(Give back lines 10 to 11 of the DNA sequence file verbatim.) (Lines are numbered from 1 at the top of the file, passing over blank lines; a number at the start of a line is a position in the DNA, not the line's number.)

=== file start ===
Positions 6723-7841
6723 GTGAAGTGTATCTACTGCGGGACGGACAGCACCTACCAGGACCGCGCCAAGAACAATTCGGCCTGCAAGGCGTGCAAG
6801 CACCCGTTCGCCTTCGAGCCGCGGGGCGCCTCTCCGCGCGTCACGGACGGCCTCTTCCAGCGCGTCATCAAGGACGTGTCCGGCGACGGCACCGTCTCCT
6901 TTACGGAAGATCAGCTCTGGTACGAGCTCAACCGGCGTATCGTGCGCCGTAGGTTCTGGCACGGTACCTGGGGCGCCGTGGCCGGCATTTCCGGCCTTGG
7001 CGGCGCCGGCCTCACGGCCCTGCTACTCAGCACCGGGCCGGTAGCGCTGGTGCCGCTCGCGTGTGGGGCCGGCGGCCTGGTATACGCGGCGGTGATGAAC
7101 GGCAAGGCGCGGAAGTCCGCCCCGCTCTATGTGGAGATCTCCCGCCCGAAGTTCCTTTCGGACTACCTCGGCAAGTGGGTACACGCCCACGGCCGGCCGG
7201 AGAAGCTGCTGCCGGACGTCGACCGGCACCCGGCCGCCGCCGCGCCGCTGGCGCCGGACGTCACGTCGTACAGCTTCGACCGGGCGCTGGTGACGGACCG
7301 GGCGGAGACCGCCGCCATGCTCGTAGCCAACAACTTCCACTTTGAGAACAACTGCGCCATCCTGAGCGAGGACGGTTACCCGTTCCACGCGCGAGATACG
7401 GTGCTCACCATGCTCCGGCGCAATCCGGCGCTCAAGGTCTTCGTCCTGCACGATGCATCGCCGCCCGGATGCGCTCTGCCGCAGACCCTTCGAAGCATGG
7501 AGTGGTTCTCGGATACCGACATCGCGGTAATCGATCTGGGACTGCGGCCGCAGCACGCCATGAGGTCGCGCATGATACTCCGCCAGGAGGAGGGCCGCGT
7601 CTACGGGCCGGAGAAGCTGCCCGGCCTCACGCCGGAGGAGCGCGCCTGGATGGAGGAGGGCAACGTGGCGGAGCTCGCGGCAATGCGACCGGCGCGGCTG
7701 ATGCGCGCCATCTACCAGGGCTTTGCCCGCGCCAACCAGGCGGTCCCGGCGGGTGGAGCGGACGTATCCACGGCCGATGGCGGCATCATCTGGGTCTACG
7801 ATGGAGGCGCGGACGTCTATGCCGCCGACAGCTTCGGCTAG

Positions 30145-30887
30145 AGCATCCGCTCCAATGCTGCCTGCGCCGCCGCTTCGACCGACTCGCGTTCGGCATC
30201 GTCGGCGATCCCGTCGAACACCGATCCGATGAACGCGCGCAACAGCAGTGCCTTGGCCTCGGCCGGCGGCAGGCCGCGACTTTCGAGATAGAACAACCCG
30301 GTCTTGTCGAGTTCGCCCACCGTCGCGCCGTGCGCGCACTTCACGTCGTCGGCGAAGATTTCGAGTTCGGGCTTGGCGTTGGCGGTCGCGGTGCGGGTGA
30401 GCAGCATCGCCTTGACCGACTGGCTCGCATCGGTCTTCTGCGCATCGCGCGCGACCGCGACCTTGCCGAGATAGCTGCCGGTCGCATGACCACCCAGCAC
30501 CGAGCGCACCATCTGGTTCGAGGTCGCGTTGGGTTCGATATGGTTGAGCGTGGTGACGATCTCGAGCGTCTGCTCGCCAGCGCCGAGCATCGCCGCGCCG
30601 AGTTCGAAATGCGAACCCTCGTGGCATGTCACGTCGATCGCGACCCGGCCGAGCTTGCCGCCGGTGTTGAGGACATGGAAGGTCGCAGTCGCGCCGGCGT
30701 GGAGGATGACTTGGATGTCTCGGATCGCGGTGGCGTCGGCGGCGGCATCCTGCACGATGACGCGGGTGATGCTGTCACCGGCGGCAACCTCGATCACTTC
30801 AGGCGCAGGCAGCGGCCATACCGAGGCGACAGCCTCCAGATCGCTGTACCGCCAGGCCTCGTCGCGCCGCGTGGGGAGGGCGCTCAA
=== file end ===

7501 AGTGGTTCTCGGATACCGACATCGCGGTAATCGATCTGGGACTGCGGCCGCAGCACGCCATGAGGTCGCGCATGATACTCCGCCAGGAGGAGGGCCGCGT
7601 CTACGGGCCGGAGAAGCTGCCCGGCCTCACGCCGGAGGAGCGCGCCTGGATGGAGGAGGGCAACGTGGCGGAGCTCGCGGCAATGCGACCGGCGCGGCTG